"Your astonishing letter, family duties, will never mention Katie's name as long as I live" Read the full letter
Collection Summary | View All |  Arrange By:
< Prev |
Viewing Item
of 586 | Next >
Letter ReferenceHRC/CAT/OS/4b-xv
ArchiveHarry Ransom Center, University of Texas, Austin
Epistolary TypeLetter
Letter Date5 April 1890
Address FromMatjesfontein, Western Cape
Address To
Who ToHavelock Ellis
Other VersionsCronwright-Schreiner 1924: 180-1, 182; Rive 1987: 167-8; Draznin 1992: 458-9
PermissionsPlease read before using or citing this transcription
The Project is grateful to the Harry Ransom Humanities Research Center, the University of Texas at Austin, for kindly allowing us to transcribe this Olive Schreiner letter, which is part of its Manuscript Collections.
1Sitting in my bedroom
3M April 5 / 90
5It is a wild windy night, a glorious fullmoon & big clouds outside. It
6won’t rain, its only the change from heat to cold, our winter will
7soon be here.
9Tomorrow morning early the English mail will come. That is the event
10of the week. It ought to have come this morning but the steamer was
11late. I am sitting in my little bedroom. Such a nice new clean little
12room, but bare enough, out of it opens a tiny square room with a
13little chair & two little tables, not even a carpet, which is my
14sitting room behind that is a room where I put my boxes; & have my
15bath so I have quite an establishment. I think I shall stay here till
16the end of August, unless I find I the winter too cold. The ice is
17sometimes feet thick & the mountains while with snow it is much colder
18than England but quite dry. It never rains in the winter, hardly. It
19has only rained three days since I landed in Africa & two of the days
20for only a few hours. I have seen rain three times in five months!!!!!!!
22I am getting on with my work slowly & steadily, but not brillantly. My
23old Diamond Field friend John Persglove is coming from the Diamond
24Fields tomorrow by the evening train & is going to stay here some
25weeks ^days^ with me.
27I am so good ever since I came to this country, Henry, I do nothing
28wrong I am so patient, I don’t hate anybody even when they talk
29against me, I bear everything I restrain myself. But I don’t feel
30“God” so near me as I did in England in all that agony & dark &
31conflict. Perhaps I am exhausted and cannot feel anything. I hope you
32will have written a nice letter for me to get tomorrow. You don’t tell
33little Olive anything, you don’t love her! I ought to be ready to
34start for the Zambesi in the spring, say about September.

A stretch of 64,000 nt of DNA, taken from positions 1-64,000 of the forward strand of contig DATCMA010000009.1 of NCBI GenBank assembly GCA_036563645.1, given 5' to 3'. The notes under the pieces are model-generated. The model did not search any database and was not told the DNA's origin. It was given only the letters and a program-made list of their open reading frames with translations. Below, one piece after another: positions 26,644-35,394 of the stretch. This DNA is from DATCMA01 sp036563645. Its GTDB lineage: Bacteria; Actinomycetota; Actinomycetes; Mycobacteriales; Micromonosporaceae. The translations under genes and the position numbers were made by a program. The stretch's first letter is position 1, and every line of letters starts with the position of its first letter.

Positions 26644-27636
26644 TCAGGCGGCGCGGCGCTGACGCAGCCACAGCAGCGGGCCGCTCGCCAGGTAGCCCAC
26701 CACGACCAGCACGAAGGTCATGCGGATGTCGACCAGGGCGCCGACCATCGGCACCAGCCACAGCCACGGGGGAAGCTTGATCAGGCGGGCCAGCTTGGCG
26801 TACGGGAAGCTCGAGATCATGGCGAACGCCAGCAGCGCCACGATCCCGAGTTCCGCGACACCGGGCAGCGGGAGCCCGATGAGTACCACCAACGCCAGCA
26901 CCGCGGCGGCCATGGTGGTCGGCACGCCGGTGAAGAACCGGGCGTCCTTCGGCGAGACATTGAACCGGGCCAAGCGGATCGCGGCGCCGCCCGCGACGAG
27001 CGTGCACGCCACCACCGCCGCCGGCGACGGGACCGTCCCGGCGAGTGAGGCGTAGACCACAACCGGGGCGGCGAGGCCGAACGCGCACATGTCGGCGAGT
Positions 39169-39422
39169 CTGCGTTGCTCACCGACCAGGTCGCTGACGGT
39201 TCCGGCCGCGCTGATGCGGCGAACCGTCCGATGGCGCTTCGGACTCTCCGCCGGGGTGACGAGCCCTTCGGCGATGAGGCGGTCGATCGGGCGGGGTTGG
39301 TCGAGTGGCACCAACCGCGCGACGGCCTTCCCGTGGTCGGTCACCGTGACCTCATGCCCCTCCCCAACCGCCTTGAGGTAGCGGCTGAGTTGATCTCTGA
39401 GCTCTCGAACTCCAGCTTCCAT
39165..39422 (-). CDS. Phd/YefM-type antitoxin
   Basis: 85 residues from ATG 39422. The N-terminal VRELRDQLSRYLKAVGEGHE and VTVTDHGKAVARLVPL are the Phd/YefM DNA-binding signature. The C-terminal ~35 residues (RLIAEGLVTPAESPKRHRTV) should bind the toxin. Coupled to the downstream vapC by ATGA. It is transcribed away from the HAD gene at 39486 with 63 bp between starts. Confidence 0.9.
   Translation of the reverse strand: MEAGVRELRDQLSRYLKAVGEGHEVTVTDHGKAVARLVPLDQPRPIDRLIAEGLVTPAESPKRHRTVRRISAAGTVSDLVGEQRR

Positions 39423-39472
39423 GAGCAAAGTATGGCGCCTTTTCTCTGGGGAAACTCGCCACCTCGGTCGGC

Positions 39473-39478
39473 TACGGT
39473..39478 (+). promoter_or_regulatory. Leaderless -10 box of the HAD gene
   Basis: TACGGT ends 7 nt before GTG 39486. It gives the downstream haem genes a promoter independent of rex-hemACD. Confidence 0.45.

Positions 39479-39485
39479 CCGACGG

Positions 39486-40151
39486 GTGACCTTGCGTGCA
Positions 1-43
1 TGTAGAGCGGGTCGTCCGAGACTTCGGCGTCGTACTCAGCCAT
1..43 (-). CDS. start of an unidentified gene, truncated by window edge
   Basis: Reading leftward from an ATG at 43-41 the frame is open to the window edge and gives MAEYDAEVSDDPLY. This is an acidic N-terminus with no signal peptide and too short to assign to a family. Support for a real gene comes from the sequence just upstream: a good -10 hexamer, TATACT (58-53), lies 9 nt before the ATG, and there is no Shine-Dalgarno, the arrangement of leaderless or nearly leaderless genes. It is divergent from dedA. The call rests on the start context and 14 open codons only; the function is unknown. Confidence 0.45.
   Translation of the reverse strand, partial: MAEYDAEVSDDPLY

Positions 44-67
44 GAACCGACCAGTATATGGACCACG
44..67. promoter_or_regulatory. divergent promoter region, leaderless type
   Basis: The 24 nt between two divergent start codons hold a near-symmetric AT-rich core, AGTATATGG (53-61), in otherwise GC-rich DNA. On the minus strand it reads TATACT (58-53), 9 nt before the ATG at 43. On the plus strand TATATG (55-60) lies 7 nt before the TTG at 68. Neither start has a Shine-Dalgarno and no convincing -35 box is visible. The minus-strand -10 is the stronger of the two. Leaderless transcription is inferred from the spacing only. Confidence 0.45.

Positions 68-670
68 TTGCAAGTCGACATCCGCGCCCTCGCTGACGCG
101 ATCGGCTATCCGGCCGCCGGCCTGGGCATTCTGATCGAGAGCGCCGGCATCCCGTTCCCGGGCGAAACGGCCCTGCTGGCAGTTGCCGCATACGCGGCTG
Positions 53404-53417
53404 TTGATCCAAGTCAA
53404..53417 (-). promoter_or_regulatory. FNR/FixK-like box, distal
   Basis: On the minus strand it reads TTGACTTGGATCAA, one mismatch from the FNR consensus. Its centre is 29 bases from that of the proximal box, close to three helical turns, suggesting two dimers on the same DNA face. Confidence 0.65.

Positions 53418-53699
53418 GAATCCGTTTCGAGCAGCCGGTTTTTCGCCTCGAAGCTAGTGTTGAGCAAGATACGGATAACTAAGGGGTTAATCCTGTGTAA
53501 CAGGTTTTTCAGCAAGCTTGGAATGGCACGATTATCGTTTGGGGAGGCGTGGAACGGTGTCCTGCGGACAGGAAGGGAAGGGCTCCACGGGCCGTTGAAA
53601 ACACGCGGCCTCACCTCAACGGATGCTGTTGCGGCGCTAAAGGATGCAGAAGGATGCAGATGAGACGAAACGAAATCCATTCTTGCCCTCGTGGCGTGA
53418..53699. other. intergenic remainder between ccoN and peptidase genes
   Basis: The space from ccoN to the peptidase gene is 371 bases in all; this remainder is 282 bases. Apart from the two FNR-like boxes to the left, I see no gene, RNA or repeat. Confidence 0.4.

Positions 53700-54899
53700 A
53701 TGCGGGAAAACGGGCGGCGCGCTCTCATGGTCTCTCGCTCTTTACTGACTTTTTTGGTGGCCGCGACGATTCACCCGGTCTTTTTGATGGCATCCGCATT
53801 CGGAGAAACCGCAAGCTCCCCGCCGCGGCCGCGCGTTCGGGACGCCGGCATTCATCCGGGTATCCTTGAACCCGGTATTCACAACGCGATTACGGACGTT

36Please write to me about Paris. Isn’t it strange I never feel any wish
37to live in London again, and such a longing after Paris & Italy &
38Germany. But England is dead for me. You know you sometimes seem so
39near me that I would not be surprised if you suddenly walked in. I
40love the Karroo. Do you know the effect of this scenery is to make one
41so silent & strong & self contained, & it is all so bare the rocks &
42the bushes so each ^bush^ standing separate alone by itself.
46A bright cold morning English not here yet, must wait till tomorrow.
47It is my period but I am working right through, & feel bright & strong.
48 There is a poor woman arrived here last night who is dying of
49consumption. I have just been to see her. John Pursglove is coming
50this evening. I went I went a lovely walk this morning away out into
51the Karroo & found some nice, large bent out trees in the dry river
52course. I will make that my walking up and down place. Five or six
53invalids arrived yesterday so the place is quite full.
55I like very much being so free it is like having a house of your own
56without the trouble of taking care of it, & the roughness & bareness I
57like. It seems as though something must happen soon. This being so
58well is too good to last, but whatever happens it will be all right. I
59am a great smoker now.
61You see how I tell you all the things about myself & you tell me
62nothing. If I were very much with my sister Ettie she would become a
63free-thinker. She is a grand old creature.
65Sunday. I got your letter such a little note, not at all nice I wanted
66a long one.
Draznin’s (1992) version of this letter is in some respects different from our transcription. Rive’s (1987) version omits part of the letter and is in a number of other respects incorrect. Cronwright-Schreiner’s (1924) extract includes material from a different letter (although sent in the same envelope) and is also incorrect in other ways.